Brexit anxiety is fast becoming a theme in the UK as the two-year-long talks with the EU continue, a Survation survey showed on Tuesday 4 July.

The telephone poll, of more than 1,000 people between 28 and 30 June, found that 49% of respondents were not confident that the Conservative government would secure a good deal from Brussels once negotiations are completed around 2019.

That is compared to 38% of voters who were confident that Theresa May and Brexit Secretary David Davis would broker a good agreement with the EU, whilst 13% of respondents said they did not know.

"'Brexit Anxiety' has been a theme of recent polling on the topic and a lack of confidence in whether the government will secure a good deal for Britain is apparent," Survation said.

The research also revealed that the public want a formal role for the devolved governments of the UK, including Northern Ireland, Wales and Scotland, in the Brexit negotiations, with 61% of respondents backing the proposal, 32% of voters opposing it and 7% of people saying they did not know.

Elsewhere, the poll found that Jeremy Corbyn reached a new high in the 'best prime minister' rating with 38%, but the Labour leader was still six points behind May on 44%, with 19% of respondents selecting do not know.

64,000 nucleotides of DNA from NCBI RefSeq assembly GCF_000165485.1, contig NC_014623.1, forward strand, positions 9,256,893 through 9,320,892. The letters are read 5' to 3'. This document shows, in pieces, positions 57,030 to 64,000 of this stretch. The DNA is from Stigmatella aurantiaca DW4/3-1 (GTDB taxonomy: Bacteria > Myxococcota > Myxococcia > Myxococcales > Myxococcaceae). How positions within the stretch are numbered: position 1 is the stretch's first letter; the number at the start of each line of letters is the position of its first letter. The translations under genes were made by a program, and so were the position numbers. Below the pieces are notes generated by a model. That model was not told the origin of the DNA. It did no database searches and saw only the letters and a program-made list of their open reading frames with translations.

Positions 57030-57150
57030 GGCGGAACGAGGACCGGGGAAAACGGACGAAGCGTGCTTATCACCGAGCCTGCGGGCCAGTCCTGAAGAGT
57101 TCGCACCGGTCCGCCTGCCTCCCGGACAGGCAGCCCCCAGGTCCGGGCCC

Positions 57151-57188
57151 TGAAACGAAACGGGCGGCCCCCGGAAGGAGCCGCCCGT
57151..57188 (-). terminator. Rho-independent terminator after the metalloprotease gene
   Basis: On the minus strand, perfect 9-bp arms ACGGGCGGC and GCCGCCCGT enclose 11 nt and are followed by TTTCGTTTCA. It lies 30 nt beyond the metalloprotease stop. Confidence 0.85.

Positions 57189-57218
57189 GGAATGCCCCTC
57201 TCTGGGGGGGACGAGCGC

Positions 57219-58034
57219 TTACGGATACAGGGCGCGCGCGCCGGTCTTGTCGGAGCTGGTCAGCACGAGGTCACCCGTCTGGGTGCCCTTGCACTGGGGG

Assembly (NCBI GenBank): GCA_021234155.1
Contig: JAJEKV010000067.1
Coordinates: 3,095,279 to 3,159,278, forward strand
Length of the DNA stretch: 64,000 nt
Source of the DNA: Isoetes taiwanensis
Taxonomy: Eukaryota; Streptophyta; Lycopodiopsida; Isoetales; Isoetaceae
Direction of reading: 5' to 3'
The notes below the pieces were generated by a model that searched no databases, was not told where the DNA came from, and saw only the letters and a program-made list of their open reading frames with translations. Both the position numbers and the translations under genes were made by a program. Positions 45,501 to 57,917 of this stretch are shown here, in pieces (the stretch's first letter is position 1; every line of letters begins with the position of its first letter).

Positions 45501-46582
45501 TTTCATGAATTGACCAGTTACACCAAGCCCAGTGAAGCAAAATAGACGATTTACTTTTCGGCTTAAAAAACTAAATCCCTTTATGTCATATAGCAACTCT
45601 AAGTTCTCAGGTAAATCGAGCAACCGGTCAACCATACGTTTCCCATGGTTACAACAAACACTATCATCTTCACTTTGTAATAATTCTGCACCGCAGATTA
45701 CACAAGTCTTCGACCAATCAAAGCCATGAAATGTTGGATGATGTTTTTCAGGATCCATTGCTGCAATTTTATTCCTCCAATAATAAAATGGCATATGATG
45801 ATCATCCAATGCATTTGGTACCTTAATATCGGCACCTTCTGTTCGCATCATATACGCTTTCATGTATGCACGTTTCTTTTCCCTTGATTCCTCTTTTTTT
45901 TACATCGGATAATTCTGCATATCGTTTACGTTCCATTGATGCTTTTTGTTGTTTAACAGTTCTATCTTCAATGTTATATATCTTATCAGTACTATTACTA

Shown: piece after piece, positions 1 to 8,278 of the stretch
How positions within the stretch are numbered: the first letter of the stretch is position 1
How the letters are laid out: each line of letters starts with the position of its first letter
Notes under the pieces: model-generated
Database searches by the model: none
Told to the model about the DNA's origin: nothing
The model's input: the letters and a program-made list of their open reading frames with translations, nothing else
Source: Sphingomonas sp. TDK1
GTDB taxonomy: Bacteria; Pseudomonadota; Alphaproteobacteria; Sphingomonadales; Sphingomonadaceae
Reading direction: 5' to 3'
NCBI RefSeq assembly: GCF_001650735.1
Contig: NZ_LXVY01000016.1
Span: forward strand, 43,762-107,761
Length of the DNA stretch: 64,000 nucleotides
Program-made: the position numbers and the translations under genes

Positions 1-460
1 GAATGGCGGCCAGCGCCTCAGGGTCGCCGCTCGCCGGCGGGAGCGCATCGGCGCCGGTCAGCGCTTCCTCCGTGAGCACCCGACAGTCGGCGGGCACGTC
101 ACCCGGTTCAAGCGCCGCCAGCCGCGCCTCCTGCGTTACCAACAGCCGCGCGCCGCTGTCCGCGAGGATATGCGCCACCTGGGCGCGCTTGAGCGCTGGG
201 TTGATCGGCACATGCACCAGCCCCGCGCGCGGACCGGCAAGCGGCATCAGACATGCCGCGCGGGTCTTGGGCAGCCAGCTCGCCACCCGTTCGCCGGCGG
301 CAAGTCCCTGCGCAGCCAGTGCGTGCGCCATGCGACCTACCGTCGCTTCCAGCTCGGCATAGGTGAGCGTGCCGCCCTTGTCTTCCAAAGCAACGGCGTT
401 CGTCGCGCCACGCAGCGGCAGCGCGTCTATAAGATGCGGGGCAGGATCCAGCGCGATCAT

"Labour's leader has almost doubled his public rating on this measure since we begun this question series in early May, when Survation were recording a significant Conservative lead over Labour," Survation said.

"May's popularity has fallen six points since the general election, using the same telephone methodology that correctly indicated a Conservative victory with no overall majority."

The survey comes almost a month after May's plan to bolster her pro-Brexit mandate by holding a snap general election backfired, with the Conservatives losing their majority of MPs in the House of Commons.

The prime minister has since secured a so called "confidence and supply" deal with Northern Ireland's Democratic Unionist Party (DUP) in a bid to pass legislation and continue to govern with a minority government.

May has promised to quit the EU's single-market and customs union so that Britain can introduce tougher immigration rules and broker its own free trade arrangements with non-EU nations.

But the prime minister's cabinet seem to be split over a potential post-Brexit transitional deal, which would see tariff-free trade between the UK and EU nations temporarily maintained.

Chancellor Philip Hammond, a Remain campaigner, supports such a move in a bid to avoid a "cliff edge" for British businesses, but Brexit Secretary David Davis said that the UK will leave the EU's customs union and single-market by March 2019.